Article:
This essay was my first attempt in college at grappling with the issues related to Theodicy, that is, the problem of reconciling the existence of an all-powerful, all-good God with the presence of evil and suffering in the world. Like many, my first exposure to this issue led me to the more traditional view influenced by St. Augustine.
I have since altered my views a bit — influenced by such writers as Gregory Boyd and Roger Olson. But there’s still much of value in this old essay, notably many great quotes from the likes of C. S. Lewis, Mother Teresa, Philip Yancey, Billy Graham, Peter Kreeft and more.
I. UNDERSTANDING SUFFERING
Suffering—a basic human experience transcending race, age, gender, class, and religion—has been defined and understood by poets, musicians, theologians, mothers, and fathers alike. No attempt fails to accurately express its essence, and yet no single attempt can be said to have exhaustively described the universal horrors of suffering. Suffering takes a new shape and form with each new person and circumstance in which it shows its ugly head.
Thus, defining suffering is no easy task and necessitates a highly arbitrary process. Putting suffering in a biblical context, Nelson’s New Illustrated Bible Dictionary defines it as “agony, affliction, or distress; intense pain or sorrow” and divides suffering into two types:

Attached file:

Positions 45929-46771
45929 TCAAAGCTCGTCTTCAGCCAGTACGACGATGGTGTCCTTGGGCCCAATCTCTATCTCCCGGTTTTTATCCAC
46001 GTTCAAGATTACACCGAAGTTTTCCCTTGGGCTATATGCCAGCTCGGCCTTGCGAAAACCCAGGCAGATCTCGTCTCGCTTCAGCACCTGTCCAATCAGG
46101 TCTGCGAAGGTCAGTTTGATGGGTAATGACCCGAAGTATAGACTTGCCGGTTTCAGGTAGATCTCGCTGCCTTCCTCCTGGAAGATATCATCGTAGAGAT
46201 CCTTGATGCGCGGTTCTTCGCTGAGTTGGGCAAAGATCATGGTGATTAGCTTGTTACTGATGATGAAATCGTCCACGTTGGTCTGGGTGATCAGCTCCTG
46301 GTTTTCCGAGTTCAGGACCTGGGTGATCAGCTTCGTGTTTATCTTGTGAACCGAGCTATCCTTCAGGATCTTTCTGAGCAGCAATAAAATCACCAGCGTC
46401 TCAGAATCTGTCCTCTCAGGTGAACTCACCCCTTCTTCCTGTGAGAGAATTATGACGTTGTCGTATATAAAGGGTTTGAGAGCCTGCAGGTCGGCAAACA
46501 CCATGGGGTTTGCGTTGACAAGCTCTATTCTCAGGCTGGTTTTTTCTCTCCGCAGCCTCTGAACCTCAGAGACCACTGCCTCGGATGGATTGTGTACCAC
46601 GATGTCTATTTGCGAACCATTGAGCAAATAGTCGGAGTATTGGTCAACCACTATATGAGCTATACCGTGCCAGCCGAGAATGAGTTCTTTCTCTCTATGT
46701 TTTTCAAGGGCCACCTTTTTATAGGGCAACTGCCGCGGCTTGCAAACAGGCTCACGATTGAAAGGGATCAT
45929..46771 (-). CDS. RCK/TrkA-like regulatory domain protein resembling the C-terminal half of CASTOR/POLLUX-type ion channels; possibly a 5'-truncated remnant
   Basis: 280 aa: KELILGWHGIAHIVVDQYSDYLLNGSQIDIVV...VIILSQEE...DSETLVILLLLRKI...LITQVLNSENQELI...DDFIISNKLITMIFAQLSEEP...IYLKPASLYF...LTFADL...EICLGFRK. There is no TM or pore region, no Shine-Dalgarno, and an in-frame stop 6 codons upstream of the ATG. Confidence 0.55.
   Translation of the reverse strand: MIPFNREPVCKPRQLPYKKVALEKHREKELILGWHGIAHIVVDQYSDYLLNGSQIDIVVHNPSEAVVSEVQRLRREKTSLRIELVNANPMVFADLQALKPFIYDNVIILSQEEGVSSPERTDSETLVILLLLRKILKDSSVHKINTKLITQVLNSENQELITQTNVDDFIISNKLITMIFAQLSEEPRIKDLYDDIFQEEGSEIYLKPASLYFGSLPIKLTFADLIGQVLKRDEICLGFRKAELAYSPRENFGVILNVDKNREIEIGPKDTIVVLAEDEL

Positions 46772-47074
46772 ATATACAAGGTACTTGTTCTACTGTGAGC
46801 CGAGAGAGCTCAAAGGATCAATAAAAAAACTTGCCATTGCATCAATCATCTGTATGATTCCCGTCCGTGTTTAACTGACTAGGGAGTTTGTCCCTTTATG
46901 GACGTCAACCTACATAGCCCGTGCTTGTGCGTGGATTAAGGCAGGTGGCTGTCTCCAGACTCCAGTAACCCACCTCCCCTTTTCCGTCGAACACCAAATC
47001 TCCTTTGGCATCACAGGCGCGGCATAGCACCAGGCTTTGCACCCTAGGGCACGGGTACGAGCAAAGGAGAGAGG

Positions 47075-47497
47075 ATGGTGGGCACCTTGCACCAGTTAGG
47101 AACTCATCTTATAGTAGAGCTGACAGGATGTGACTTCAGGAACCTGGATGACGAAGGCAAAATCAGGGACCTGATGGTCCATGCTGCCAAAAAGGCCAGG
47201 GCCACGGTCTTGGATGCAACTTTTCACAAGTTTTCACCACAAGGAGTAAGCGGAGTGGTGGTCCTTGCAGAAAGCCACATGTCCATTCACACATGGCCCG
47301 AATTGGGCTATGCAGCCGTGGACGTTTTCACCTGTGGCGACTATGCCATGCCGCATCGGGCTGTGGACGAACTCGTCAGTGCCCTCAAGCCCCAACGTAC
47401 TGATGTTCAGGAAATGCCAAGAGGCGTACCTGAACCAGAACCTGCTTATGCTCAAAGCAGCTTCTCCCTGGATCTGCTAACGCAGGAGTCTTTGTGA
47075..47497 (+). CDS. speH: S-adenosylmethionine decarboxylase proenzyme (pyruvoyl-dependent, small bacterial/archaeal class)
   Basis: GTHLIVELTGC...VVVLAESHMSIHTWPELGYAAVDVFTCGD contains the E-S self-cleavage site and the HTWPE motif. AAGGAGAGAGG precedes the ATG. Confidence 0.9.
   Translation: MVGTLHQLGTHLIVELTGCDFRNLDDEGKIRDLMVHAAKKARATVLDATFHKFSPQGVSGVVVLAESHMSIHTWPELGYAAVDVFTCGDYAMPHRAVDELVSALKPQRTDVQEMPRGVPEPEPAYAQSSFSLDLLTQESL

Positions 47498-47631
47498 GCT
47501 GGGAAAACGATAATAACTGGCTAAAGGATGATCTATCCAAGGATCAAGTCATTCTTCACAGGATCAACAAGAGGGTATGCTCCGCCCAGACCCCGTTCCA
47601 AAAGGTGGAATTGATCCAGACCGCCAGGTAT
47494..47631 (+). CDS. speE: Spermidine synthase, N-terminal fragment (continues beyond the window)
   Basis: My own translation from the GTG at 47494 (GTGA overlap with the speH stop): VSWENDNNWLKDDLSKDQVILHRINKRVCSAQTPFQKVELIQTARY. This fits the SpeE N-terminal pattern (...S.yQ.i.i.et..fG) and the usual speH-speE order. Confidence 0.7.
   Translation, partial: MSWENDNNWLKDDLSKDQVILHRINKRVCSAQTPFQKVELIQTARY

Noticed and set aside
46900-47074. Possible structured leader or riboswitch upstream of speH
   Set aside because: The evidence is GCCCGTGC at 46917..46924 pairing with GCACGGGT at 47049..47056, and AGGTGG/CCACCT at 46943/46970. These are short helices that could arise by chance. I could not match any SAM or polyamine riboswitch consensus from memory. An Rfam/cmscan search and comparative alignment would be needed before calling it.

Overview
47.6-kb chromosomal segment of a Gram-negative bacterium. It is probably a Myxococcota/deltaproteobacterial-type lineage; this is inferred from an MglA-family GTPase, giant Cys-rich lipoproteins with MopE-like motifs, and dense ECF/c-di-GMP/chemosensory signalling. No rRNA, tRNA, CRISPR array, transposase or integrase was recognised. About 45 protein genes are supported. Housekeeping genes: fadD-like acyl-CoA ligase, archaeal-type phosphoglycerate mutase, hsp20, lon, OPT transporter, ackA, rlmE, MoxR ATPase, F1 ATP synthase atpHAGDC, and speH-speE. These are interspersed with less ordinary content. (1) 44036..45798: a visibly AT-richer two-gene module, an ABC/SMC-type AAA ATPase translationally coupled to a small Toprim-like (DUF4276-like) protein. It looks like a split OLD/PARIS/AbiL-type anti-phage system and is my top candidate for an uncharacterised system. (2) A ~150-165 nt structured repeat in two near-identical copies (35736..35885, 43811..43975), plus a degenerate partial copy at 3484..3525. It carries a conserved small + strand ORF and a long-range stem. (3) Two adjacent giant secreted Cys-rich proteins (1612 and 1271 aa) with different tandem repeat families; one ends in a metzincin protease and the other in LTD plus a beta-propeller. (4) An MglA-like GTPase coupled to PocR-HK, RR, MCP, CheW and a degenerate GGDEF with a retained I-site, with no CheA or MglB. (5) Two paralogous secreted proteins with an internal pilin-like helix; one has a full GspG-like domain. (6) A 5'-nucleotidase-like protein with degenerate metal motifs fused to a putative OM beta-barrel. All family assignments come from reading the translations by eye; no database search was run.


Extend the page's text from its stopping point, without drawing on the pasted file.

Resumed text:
1) suffering that is “a result of evil actions and sin in the world as a consequence of the past fall in the Garden of Eden”, and
2) “suffering that is not related to past, but is forward-looking in that it serves to shape and refine God’s people” (Youngblood, 1995, p. 1207).
In other words, certainly much of the suffering in the world is perpetrated by humans themselves. C.S. Lewis makes this clear in The Problem of Pain:
When souls become wicked they will certainly use this possibility to hurt one another; and this, perhaps, accounts for four-fifths of the sufferings of men. It is men, not God, who have produced racks, whips, prisons, slavery, guns, bayonets, and bombs; it is by human avarice or human stupidity, not by the churlishness of nature, that we have poverty and overwork (Lewis, 1996, p. 79).
This essay is concerned with the second type listed above and attempts to understand the suffering of the innocent. However, the first type will be inevitably dealt with shortly when discussing the origins of suffering.
Peter Kreeft in Making Sense Out of Suffering, defines suffering as Christ’s invitation to us to follow him to the cross and share his cross. “Christ goes to the cross, and we are invited to follow to the same cross. Not because it is the cross, but because it is his” (Kreeft, 1986, p. 137).
Mother Teresa also sees at the core of suffering an opportunity to share in Christ’s work. When asked how a merciful God can allow the suffering of the innocent, Mother Teresa responded:
All that suffering—where would the world be without it? Innocent suffering is the same as the suffering of Jesus. He suffered for us, and all the innocent suffering is joined to his in the redemption. It is co-redemption. That is helping to save the world from worse things (Egan, 1994, p. 56). Continue reading ESSAY: A Theology of Suffering (2001)